In particular, Hayslett noted:
The discovery phase of the countersuit will almost certainly pull Jim Velghe and the ex-FBI agents into the spotlight, but it’s the contract story that is particularly troublesome; it holds the potential to produce shock waves that will be felt across the states. If Rep. Scott, a Republican, is smart (or getting good advise), he will announce that he is filing identical open records requests with every other community hospital in Georgia — and if he gets similar results, it will produce a statewide story with the potential to impact state legislative races in November and tip the balance of power in the House to the GOP. I don’t think this is an exaggeration. I think the steps we talked through this afternoon are appropriate, and I think it’s especially important that the PR team have an opportunity to evaluate the open records material before it goes to Scott.
Interestingly, included in the e-mail distribution was Bob Baudino of Baudino Law Group, the very law firm which later hired…Ken Hodges! Baudino, you’ll recall, also represents Phoebe Putney, where Hodges’ wife worked.
Also of note is that C. Rick Langley was included on the e-mail distribution…the same C. Rick Langley who represented Phoebe Putney and was allegedly billed by Ken Hodges’ office for records collection related to subpoenas issued by the latter to identify the Phoebe Putney whistle blowers. Indeed, this correspondence from Hodges’ Chief Investigator to Langley forwarded “a bill from Bellsouth for phone records requested by Steve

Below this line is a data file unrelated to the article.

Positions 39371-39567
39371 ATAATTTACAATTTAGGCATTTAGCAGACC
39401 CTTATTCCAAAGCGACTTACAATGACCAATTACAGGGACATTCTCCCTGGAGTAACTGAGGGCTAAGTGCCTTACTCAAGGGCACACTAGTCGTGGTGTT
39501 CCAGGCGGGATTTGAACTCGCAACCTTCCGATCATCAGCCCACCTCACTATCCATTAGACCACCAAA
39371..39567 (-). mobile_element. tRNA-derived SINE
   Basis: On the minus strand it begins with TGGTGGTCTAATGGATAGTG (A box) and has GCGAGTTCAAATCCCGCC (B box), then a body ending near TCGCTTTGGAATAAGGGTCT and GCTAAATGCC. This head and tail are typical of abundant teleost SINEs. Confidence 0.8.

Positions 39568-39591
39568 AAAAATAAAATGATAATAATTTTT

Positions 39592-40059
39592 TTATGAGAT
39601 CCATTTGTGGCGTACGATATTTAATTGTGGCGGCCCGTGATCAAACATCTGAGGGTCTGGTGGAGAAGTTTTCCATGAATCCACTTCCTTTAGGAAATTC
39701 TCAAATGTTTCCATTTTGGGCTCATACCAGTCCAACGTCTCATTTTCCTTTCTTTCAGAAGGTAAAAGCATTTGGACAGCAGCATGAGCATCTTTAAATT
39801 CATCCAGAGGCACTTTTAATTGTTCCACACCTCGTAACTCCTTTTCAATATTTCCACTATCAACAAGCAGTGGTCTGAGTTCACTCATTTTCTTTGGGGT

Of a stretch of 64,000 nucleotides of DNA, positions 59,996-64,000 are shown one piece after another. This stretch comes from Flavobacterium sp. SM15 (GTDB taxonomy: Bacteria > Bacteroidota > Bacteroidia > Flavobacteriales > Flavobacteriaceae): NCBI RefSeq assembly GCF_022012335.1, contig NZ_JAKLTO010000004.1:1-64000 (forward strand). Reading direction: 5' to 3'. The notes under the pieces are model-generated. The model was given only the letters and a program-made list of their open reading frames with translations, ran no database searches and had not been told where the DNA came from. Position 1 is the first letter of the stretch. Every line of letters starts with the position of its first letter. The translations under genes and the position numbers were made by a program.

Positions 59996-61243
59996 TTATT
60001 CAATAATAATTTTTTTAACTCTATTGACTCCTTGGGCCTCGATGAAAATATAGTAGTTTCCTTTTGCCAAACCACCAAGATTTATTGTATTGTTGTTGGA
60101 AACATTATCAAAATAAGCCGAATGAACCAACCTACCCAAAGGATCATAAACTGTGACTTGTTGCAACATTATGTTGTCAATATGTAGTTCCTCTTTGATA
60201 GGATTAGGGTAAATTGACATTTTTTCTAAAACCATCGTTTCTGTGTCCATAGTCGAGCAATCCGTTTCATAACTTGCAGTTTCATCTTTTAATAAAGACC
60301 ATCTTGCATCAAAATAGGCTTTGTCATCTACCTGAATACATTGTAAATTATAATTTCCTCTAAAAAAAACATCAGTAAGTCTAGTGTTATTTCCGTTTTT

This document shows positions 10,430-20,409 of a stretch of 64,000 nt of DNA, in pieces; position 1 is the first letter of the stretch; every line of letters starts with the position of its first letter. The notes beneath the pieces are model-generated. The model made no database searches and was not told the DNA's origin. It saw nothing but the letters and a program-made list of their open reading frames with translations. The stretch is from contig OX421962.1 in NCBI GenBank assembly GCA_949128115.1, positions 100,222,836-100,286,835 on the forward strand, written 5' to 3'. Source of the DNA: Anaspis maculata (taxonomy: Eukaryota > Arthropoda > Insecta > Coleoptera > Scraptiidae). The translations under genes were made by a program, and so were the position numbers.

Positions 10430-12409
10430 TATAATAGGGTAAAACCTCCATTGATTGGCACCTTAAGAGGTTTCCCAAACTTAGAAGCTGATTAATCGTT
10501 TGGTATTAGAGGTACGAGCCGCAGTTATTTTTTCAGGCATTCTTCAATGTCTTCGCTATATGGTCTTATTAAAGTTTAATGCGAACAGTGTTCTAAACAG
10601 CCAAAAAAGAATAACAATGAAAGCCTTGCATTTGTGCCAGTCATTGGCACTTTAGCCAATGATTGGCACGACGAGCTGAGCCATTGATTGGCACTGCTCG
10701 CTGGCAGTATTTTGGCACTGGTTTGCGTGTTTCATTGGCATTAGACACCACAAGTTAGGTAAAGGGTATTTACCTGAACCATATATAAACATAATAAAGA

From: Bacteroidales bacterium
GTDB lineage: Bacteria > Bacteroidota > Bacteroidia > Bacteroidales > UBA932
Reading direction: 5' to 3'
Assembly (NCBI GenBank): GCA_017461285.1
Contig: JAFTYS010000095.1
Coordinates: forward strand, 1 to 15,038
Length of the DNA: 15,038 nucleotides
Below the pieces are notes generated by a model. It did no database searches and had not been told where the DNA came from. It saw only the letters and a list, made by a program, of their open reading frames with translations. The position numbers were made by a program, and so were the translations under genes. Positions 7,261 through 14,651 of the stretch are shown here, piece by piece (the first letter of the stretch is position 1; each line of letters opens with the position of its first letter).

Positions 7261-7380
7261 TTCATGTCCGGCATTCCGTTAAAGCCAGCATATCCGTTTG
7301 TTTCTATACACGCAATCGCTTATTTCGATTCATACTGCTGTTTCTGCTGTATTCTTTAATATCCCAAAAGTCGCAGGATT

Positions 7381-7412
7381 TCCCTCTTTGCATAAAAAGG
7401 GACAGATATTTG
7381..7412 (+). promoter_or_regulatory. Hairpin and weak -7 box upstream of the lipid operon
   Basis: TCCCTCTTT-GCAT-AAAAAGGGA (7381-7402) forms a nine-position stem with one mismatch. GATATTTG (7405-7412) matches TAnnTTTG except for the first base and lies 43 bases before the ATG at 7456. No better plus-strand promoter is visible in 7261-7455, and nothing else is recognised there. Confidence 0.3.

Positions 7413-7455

What is suspected, but cannot be confirmed, is that the “Steve Chenoweth” referenced on the letter from Hodges’ Chief Investigator (the one who “requested” the results of the subpoenas) is Stephen Chenoweth, Senior Vice President of Work Dynamics. What does Work Dynamics do?
Work Dynamics, Inc. is a private consulting firm that assist healthcare corporations meet current challenges and opportunities involving the human side of the organization to include: governing boards, physicians, employees and management. The firm is a unique blend of seasoned and highly experienced professionals who utilize state of the art technology and advanced diagnostic tools to formulate effective strategies and tactics designed to address issues, solve problems and achieve strategic objectives.
Remember how we discussed yesterday that Rehberg was allegedly accosted by representatives of Phoebe Putney Memorial Hospital in his own parking lot on the evening of August 9, 2004? These individuals, allegedly retired Federal agents, supposedly demanded that Rehberg accompany them to a meeting with Phoebe Putney representatives, threatened him with criminal prosecutions, mentioned his family by name and attempted to force him to sign an “Immunity Agreement” immediately.
Well, keeping that in mind, let’s learn more about Stephen Chenoweth: